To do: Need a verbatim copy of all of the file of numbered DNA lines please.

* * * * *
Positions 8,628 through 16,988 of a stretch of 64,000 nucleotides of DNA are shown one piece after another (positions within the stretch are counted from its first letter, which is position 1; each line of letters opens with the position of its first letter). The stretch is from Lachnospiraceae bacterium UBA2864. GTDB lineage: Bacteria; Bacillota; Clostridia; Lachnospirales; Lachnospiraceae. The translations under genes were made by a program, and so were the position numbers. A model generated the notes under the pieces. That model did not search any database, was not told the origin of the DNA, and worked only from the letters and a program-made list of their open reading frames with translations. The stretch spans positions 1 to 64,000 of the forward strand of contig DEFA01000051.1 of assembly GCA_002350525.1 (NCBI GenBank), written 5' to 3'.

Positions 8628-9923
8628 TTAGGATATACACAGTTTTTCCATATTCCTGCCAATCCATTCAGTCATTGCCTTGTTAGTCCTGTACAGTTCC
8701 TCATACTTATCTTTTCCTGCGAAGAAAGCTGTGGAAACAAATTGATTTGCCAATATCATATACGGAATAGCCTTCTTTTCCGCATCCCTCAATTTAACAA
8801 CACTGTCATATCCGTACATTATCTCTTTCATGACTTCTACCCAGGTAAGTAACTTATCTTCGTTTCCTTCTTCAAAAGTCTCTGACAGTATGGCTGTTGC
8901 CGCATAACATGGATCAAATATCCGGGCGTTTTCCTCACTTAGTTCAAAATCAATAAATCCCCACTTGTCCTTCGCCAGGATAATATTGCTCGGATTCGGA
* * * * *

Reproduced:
Positions 8,628 through 16,988 of a stretch of 64,000 nucleotides of DNA are shown one piece after another (positions within the stretch are counted from its first letter, which is position 1; each line of letters opens with the position of its first letter). The stretch is from Lachnospiraceae bacterium UBA2864. GTDB lineage: Bacteria; Bacillota; Clostridia; Lachnospirales; Lachnospiraceae. The translations under genes were made by a program, and so were the position numbers. A model generated the notes under the pieces. That model did not search any database, was not told the origin of the DNA, and worked only from the letters and a program-made list of their open reading frames with translations. The stretch spans positions 1 to 64,000 of the forward strand of contig DEFA01000051.1 of assembly GCA_002350525.1 (NCBI GenBank), written 5' to 3'.

Positions 8628-9923
8628 TTAGGATATACACAGTTTTTCCATATTCCTGCCAATCCATTCAGTCATTGCCTTGTTAGTCCTGTACAGTTCC
8701 TCATACTTATCTTTTCCTGCGAAGAAAGCTGTGGAAACAAATTGATTTGCCAATATCATATACGGAATAGCCTTCTTTTCCGCATCCCTCAATTTAACAA
8801 CACTGTCATATCCGTACATTATCTCTTTCATGACTTCTACCCAGGTAAGTAACTTATCTTCGTTTCCTTCTTCAAAAGTCTCTGACAGTATGGCTGTTGC
8901 CGCATAACATGGATCAAATATCCGGGCGTTTTCCTCACTTAGTTCAAAATCAATAAATCCCCACTTGTCCTTCGCCAGGATAATATTGCTCGGATTCGGA